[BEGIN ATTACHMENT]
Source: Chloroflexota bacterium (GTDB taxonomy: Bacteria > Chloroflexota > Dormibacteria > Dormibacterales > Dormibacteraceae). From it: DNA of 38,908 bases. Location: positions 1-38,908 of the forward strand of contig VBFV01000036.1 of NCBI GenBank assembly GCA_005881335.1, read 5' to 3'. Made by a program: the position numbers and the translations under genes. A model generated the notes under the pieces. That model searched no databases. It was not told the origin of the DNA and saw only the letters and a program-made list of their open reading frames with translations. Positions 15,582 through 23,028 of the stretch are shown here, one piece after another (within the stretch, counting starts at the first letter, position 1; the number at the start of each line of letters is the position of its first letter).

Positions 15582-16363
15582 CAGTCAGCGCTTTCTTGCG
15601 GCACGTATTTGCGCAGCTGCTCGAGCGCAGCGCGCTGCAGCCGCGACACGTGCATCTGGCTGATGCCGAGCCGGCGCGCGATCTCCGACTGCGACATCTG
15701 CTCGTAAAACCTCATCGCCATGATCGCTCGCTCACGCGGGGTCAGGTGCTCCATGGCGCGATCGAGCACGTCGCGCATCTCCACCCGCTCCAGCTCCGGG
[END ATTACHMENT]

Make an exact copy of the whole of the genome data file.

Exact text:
Source: Chloroflexota bacterium (GTDB taxonomy: Bacteria > Chloroflexota > Dormibacteria > Dormibacterales > Dormibacteraceae). From it: DNA of 38,908 bases. Location: positions 1-38,908 of the forward strand of contig VBFV01000036.1 of NCBI GenBank assembly GCA_005881335.1, read 5' to 3'. Made by a program: the position numbers and the translations under genes. A model generated the notes under the pieces. That model searched no databases. It was not told the origin of the DNA and saw only the letters and a program-made list of their open reading frames with translations. Positions 15,582 through 23,028 of the stretch are shown here, one piece after another (within the stretch, counting starts at the first letter, position 1; the number at the start of each line of letters is the position of its first letter).

Positions 15582-16363
15582 CAGTCAGCGCTTTCTTGCG
15601 GCACGTATTTGCGCAGCTGCTCGAGCGCAGCGCGCTGCAGCCGCGACACGTGCATCTGGCTGATGCCGAGCCGGCGCGCGATCTCCGACTGCGACATCTG
15701 CTCGTAAAACCTCATCGCCATGATCGCTCGCTCACGCGGGGTCAGGTGCTCCATGGCGCGATCGAGCACGTCGCGCATCTCCACCCGCTCCAGCTCCGGG